When it comes to breastfeeding past the first few months, people definitely have strong freaking opinions, don’t they? Believe me, as a lactation consultant who has worked with hundreds of moms, and as a writer who frequently writes about breastfeeding toddlers and older children, I HAVE HEARD THEM ALL.
“Once he can walk and talk, he’s too old for it.”
“Why can’t you just pump and put it in a cup?”
“Breastfeeding past X number of months is just for the mother.”
I’m not really interested in going through the litany of arguments about the subject. The bottom line is that breastfeeding past 12 months is something that has been done around the world for thousands of years and continues today. It's not unhealthy, it doesn’t harm children and it’s up to every mother and child to decide how long they want to nurse. You do you and I’ll do me. End of story.
But for the moms out there who are open to the idea of breastfeeding past the baby months and who want to know what it’s like, I want to let you in on a little secret: the longer you go, the easier and more awesome breastfeeding becomes.
Both of my sons breastfed into their preschool years and what surprised me each time is that the older they got, the more I enjoyed nursing them. Nursing became less annoying, less tedious, even more cuddly and sweet.
What I didn’t realize until I did it is that when you continue nursing past the sometimes annoying ages of 12 to 24 months, when you're the only one they want, something truly amazing happens. Sometime after the age of 2 (and this varies a lot), you stop being an open-all-night milk bar. Your child stops jumping all over you like a little nursing monkey. You stop feeling like your nursling is stuck to you 24/7 like glue.
Instead, nursing becomes this sweet little thing you do a few times a day. By the end of nursing, it’s just once or twice a day, mostly at bedtime. By then, your nursing child has developed some manners and can ask nicely to nurse. It’s a more reciprocal relationship.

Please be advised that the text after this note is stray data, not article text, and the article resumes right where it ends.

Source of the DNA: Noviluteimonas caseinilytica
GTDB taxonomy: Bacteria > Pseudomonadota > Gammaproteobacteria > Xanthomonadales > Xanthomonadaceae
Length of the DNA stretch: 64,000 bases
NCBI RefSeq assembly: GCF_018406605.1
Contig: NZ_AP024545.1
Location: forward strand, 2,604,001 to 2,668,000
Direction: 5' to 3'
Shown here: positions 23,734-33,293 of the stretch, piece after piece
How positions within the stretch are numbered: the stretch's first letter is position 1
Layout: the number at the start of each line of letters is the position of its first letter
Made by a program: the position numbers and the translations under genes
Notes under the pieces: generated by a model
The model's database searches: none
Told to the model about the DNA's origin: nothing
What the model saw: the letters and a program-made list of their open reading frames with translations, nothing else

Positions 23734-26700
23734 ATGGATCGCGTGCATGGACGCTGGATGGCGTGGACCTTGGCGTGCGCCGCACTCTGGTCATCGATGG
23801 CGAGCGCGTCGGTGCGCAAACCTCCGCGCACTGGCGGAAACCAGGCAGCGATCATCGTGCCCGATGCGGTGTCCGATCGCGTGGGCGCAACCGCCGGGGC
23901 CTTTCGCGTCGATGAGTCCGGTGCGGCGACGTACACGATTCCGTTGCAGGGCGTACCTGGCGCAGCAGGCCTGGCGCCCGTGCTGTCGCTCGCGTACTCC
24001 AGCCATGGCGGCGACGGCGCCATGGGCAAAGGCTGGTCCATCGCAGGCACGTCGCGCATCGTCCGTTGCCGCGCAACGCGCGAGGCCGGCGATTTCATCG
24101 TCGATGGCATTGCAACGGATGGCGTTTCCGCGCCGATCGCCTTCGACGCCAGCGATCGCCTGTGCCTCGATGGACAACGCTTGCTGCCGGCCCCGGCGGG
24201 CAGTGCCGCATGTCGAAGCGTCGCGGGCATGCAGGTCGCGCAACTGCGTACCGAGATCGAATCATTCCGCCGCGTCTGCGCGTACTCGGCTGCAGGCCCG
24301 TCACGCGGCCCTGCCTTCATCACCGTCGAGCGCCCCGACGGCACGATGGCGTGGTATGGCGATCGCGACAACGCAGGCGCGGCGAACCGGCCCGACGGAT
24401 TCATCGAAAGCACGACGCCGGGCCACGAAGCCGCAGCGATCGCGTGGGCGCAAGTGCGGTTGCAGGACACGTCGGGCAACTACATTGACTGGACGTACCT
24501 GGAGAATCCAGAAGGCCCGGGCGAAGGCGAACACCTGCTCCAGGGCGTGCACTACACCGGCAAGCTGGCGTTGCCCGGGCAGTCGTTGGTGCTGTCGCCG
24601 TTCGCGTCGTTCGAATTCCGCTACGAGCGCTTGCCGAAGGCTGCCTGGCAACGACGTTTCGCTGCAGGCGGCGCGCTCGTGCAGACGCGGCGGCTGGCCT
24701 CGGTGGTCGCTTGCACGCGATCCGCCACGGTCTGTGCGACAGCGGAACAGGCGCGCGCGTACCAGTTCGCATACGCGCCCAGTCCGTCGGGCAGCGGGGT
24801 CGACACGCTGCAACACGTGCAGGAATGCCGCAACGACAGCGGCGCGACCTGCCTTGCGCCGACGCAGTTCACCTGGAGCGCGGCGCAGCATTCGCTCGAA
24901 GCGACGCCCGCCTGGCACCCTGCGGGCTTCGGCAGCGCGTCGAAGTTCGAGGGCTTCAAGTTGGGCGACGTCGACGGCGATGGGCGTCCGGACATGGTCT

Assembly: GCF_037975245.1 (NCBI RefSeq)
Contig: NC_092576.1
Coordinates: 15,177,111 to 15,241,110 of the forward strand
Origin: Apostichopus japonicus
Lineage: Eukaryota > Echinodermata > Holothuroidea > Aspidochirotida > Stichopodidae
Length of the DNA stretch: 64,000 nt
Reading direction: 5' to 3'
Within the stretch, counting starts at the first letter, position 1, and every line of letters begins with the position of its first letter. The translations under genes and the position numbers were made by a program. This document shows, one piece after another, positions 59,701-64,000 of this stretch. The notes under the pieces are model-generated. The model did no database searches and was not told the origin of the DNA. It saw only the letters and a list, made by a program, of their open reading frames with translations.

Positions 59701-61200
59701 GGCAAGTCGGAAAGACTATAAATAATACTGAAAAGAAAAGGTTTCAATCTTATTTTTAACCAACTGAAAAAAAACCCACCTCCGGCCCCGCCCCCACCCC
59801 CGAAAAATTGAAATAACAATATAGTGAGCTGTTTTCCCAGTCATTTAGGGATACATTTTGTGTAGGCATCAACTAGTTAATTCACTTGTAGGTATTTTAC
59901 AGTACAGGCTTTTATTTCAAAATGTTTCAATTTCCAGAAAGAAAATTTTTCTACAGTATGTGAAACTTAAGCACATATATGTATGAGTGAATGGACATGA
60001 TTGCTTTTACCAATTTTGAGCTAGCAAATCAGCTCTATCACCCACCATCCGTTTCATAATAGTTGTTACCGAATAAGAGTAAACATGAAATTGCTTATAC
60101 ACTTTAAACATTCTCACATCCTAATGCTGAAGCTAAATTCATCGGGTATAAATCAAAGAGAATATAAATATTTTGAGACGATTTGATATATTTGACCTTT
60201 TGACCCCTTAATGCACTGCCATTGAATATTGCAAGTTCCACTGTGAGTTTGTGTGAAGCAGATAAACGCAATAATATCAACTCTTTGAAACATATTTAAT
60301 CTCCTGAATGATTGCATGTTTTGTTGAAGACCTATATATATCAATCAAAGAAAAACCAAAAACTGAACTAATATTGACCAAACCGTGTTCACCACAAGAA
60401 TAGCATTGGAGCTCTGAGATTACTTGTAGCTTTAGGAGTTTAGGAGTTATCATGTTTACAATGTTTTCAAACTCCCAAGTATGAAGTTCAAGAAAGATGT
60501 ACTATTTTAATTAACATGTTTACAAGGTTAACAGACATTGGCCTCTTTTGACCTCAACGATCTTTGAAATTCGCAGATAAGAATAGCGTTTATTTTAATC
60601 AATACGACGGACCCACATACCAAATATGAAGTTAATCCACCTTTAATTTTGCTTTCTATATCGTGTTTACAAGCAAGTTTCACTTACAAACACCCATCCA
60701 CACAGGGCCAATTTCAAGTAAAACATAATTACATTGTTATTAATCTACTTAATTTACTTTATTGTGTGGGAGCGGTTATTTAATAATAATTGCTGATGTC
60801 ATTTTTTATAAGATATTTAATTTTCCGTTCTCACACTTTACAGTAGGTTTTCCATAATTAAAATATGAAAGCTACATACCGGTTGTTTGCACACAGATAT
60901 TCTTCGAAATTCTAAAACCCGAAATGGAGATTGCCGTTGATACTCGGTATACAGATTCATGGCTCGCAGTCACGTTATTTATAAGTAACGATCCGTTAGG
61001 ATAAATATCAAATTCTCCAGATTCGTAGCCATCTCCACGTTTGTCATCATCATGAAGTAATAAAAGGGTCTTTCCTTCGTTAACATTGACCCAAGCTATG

It was warm and quiet and sweet and lovely.
You can talk about nursing, make silly jokes about it. My kids even became interested in the biology of how the breasts make milk! You can discuss what it will mean to eventually finish up, to move onto the next stage of childhood. If you choose to nurse that long, weaning is generally pretty easy. You can negotiate it with your child and help them proudly move on.
Most of nursing in the preschool years happens at home, in private, so you no longer have to worry about judgmental relatives or strangers who have annoying opinions about what you are doing. When I nursed my boys then, almost no one knew we were still doing it.
And you definitely don’t feel chained down by nursing at that stage. I was able to spend all day away from my boys. It wouldn’t have been a big deal if we missed a nursing session. Lots of moms of older children will even go away for a few nights or a week—no big deal.
At the very end of nursing my boys, it was something that we did right before bed, like a shred of their babyhood preserved there for a new minutes each night. It’s like a child who cuddles a teddy bear they’ve had forever, a favorite blanket, a binkie or a thumb. But for my boys, it was Mommy instead. It was warm and quiet and sweet and lovely. And we both savored it until it gradually melted away.
Having done it twice and watched my boys turn into mature, independent, happy, smart, respectful kids, I can tell you without a doubt that breastfeeding them for several years did no harm. If anything, it was one of the things that shaped them into the fantastic kids they are today. And it definitely is part of the reason we are still so close and bonded today.
Breastfeeding for as long as I did isn’t for everyone, but if you're considering it, know that it can really be the best thing ever—one of the most sweet, long-lasting memories of closeness and bonding you'll ever have with your kids.